- The Washington Times - Monday, March 12, 2001

LOS ANGELES He's a sexy rocker with a sly sense of humor. They are two of the most artful writers in television, with "Northern Exposure" among their credits.
Team Chris Isaak with Diane Frolov and Andrew Schneider on a comedy series, and it turns out to be a perfect match.
"The Chris Isaak Show" (debuting 10 tonight on Showtime) is a zesty romp through a fictionalized version of Mr. Isaak's on- and offstage life, with the musician playing a droll version of himself.
Comparisons can be made to HBO's "The Larry Sanders Show," Garry Shandling's talk-show spoof, and some are apt. Mr. Isaak is backed by colorful supporting characters, and such celebrities as actress Minnie Driver and singer Stevie Nicks drop in as themselves.
The show has a gleeful sexuality and unfettered language as in "Larry Sanders."
But the hourlong program has its own Alice-in-Wonderland spirit and soulful charm. The series even wanders through a kind of looking glass: A mermaid-stocked aquarium in the club where Mr. Isaak and his Silvertone band perform.
The camera follows the mermaid to a back room where she turns out to be a nude beauty (Bobby Jo Moore) making languid movements in front of special-effects mirrors. The mysterious Mona acts as Mr. Isaak's counselor, offering sound advice that he promptly ignores.
(Mr. Isaak's real-life mother also is on hand to advise him.)
"The Chris Isaak Show" has the distinction of being one of the few projects about show business that makes a viewer want to seek an audition instead of a cleansing shower.
This isn't the seamy, back-stabbing biz we generally see. Hanging with Mr. Isaak and the band, making music videos with such stars as Bai Ling and getting banana bread from a friendly stalker are carefree fun.
Mr. Isaak's willingness to mock himself anchors the adventure. His good looks even come with a built-in comic fillip: his Bob Hope ski-jump nose that adds a mischievous twist.
In the opening episodes, Mr. Isaak is teased by his friends as a cheapskate who reuses disposable cups (with lipstick stains) and plays peeping Tom when a woman dances naked in a hotel room across from his.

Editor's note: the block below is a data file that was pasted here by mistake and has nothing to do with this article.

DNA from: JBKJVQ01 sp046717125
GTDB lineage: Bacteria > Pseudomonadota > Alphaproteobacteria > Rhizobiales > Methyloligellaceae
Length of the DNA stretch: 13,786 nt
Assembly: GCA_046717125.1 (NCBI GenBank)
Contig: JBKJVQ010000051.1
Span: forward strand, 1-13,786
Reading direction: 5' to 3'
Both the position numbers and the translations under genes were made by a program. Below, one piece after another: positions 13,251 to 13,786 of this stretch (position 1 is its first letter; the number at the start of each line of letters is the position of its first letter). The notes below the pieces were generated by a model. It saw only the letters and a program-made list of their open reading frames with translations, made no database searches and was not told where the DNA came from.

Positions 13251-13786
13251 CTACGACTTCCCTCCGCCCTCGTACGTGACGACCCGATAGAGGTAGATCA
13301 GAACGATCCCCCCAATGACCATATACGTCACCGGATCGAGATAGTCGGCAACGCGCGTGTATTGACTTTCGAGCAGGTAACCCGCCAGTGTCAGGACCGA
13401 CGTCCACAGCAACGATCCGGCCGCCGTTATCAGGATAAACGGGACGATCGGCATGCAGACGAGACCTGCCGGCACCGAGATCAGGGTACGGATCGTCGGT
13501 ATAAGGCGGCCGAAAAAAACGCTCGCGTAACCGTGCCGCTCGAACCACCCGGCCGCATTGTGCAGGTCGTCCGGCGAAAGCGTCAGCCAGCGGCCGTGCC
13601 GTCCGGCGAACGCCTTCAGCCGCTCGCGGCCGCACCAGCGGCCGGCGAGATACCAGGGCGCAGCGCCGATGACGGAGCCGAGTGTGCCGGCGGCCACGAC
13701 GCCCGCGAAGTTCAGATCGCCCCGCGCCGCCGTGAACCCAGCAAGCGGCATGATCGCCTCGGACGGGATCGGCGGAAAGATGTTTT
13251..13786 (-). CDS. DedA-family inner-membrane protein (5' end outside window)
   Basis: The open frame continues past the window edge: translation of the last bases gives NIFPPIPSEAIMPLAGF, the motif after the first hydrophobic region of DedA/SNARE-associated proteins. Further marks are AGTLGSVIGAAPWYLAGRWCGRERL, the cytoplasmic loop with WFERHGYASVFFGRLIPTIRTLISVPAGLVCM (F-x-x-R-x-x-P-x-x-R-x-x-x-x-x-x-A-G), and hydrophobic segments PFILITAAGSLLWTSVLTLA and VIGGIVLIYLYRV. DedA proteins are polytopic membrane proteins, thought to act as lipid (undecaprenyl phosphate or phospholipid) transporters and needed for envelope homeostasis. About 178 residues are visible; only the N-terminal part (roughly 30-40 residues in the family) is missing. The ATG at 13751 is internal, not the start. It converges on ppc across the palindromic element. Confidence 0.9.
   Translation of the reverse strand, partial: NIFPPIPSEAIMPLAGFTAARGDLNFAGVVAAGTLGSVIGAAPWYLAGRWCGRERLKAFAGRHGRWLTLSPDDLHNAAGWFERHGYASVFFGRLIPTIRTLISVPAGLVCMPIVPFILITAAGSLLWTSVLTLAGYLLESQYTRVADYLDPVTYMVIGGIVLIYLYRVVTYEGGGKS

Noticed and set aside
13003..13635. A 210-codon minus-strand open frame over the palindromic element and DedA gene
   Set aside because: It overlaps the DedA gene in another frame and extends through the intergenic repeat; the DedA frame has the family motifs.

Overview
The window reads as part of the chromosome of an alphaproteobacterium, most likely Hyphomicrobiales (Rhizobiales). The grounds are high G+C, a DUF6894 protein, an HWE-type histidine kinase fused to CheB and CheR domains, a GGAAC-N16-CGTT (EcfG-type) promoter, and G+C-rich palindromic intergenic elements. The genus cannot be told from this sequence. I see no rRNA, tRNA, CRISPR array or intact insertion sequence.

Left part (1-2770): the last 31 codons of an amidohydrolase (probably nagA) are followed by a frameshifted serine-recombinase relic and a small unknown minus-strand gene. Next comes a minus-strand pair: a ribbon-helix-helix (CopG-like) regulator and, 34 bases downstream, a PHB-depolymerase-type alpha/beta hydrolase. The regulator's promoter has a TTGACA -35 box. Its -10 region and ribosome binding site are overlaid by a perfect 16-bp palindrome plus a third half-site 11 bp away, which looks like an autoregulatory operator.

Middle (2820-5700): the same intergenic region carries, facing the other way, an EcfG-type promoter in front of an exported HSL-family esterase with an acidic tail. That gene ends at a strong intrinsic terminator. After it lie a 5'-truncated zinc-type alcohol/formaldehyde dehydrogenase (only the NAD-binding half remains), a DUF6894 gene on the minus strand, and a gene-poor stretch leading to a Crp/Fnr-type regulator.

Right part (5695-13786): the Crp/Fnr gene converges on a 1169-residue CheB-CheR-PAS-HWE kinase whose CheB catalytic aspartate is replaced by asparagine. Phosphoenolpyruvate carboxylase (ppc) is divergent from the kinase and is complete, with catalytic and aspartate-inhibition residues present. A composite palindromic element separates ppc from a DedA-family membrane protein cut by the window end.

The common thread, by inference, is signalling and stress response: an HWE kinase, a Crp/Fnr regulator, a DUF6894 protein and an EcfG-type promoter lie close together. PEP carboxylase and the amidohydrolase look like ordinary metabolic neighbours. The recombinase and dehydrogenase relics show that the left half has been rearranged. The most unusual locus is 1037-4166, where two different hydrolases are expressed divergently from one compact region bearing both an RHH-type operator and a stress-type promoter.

Chris Isaak, is this really your life?
"If it was untrue but funny, we'd lie. Verisimilitude and reality are low, high jinks and mirth are high. If it was funnier, I'd play a dentist," Mr. Isaak says in an interview.
Reality does creep in: The exhibitionist dancer was based on one who teased him during a movie shoot, and he admits to a frugal life. Mr. Isaak said his TV house is bigger and better than his own modest one.
"If the show gets canceled, I want to buy the furniture," says Mr. Isaak, who shares a producer credit on the series, which is set in San Francisco but filmed in Vancouver.
Mr. Isaak, whose songs include "Baby Did a Bad Bad Thing" (used in the Tom Cruise-Nicole Kidman movie "Eyes Wide Shut") cut back on touring to squeeze in the 17-episode series.
The occasional actor claims he didn't expect to land a show.
"I was trying to get free lunches out of people in Los Angeles," he says. "You have a meeting; you talk about, 'Yeah, it will be like "Larry Sanders" and "Seinfeld" and "Leave It to Beaver" and I'll have the lobster, please,' " he says.
Then Showtime surprised him and said yes.
"I feel like the dog that caught the car… . It's a lot of work doing TV," he says.
He gets excellent backup, particularly from cast members Jed Rees ("Galaxy Quest") as a wayward band member and Kristin Dattilo as a high-strung agent. Mr. Isaak's real band members get into the spirit of things.
Then there's the magic provided by Frolov and Schneider. Mr. Isaak's show is reminiscent of the wry quirkiness of "Northern Exposure," the 1990-95 CBS series set in a tiny Alaskan town.
By focusing on Mr. Isaak's neighborhood, the writers say, they hope to create the sense of another close-knit community. They also have a backbeat to work with this time.

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